24. Cohen RA, Kaplan RF, Moser DJ, Jenkins MA, Wilkinson H. 1999. Impairments of attention after cingulotomy. Neurology 53:819–24 [Google Scholar]
  25. Cole MW, Yeung N, Freiwald WA, Botvinick M. 2009. Cingulate cortex: diverging data from humans and monkeys. Trends Neurosci. 32:11566–74 [Google Scholar]
  26. Cooper JC, Dunne S, Furey T, O'Doherty JP. 2014. The role of the posterior temporal and medial prefrontal cortices in mediating learning from romantic interest and rejection. Cereb. Cortex 242502–11
  27. Corkin S, Twitchell TE, Sullivan EV. 1979. Safety and efficacy of cingulotomy for pain and psychiatric disorders. Modern Concepts in Psychiatric Surgery HR Hitchcock, HT Ballantine, BA Meyerson 253–72 Amsterdam: Elsevier [Google Scholar]
  28. Craig AD. 2002. How do you feel? Interoception: the sense of the physiological condition of the body. Nat. Rev. Neurosci. 3:655–66 [Google Scholar]
  29. Craig AD. 2003. Interoception: the sense of the physiological condition of the body. Curr. Opin. Neurobiol. 13:4500–5 [Google Scholar]
  30. Critchley HD, Tang J, Glaser D, Butterworth B, Dolan RJ. 2005. Anterior cingulate activity during error and autonomic response. NeuroImage 27:885–95 [Google Scholar]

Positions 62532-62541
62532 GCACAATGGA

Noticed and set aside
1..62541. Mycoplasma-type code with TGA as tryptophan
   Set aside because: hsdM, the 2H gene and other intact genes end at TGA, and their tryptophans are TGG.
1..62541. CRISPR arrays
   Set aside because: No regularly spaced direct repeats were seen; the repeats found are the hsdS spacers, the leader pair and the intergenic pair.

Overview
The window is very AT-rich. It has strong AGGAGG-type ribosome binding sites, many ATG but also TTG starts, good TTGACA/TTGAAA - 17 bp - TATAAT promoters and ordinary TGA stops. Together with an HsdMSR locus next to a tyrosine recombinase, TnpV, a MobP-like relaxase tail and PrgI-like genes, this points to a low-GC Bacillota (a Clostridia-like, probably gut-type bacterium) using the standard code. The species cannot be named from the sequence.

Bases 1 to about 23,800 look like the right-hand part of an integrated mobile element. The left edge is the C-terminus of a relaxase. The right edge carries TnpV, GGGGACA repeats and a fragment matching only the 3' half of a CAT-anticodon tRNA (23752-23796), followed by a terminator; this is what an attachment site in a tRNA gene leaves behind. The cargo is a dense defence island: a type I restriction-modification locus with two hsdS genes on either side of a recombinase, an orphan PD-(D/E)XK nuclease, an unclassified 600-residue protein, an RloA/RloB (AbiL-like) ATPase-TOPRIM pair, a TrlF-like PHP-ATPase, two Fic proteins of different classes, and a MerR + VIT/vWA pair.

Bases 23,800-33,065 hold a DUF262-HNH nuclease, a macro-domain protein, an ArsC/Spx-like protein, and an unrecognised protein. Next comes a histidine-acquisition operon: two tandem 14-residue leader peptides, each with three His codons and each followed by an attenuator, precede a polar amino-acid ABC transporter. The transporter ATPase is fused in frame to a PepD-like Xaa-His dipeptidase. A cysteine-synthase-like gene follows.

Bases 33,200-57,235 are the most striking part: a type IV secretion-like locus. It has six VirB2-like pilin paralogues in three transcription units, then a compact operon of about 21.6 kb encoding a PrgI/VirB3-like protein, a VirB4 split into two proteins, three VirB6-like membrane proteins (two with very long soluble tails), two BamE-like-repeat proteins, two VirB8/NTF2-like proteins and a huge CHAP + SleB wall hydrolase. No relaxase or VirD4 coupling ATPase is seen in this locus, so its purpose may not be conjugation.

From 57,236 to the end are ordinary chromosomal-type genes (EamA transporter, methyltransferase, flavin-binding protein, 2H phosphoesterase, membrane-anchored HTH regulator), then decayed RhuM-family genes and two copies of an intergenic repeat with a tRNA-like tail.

31. Danziger N, Willer JC. 2005. Tension-type headache as the unique pain experience of a patient with congenital insensitivity to pain. Pain 117:478–83 [Google Scholar]
  32. DeWall CN, Baumeister RF. 2006. Alone but feeling no pain: effects of social exclusion on physical pain tolerance and pain threshold, affective forecasting, and interpersonal empathy. J. Personal. Soc. Psychol. 91:1–15 [Google Scholar]
  33. DeWall CN, MacDonald G, Webster GD, Masten CL, Baumeister RF. et al. 2010. Tylenol reduces social pain: behavioral and neural evidence. Psychol. Sci. 21:931–37 [Google Scholar]
  34. DeWall CN, Masten CL, Powell C, Combs D, Schurtz DR. et al. 2012. Do neural responses to rejection depend on attachment style? An fMRI study. Soc. Cogn. Affect. Neurosci. 7:2184–92 [Google Scholar]
  35. Ehnvall A, Mitchell PB, Hadzi-Palovic D, Malhi GS, Parker G. 2009. Pain during depression and relationship to rejection sensitivity. Acta Psychiatr. Scand. 119:375–82 [Google Scholar]
  36. Eisenberger NI. 2012. The pain of social disconnection: examining the shared neural underpinnings of physical and social pain. Nat. Rev. Neurosci. 13:6421–34 [Google Scholar]
  37. Eisenberger NI, Gable SL, Lieberman MD. 2007a. fMRI responses relate to differences in real-world social experience. Emotion 7:745–54 [Google Scholar]
  38. Eisenberger NI, Inagaki TK, Mashal NM, Irwin MR. 2010. Inflammation and social experience: an inflammatory challenge induces feelings of social disconnection in addition to depressed mood. Brain Behav. Immun. 24:558–63 [Google Scholar]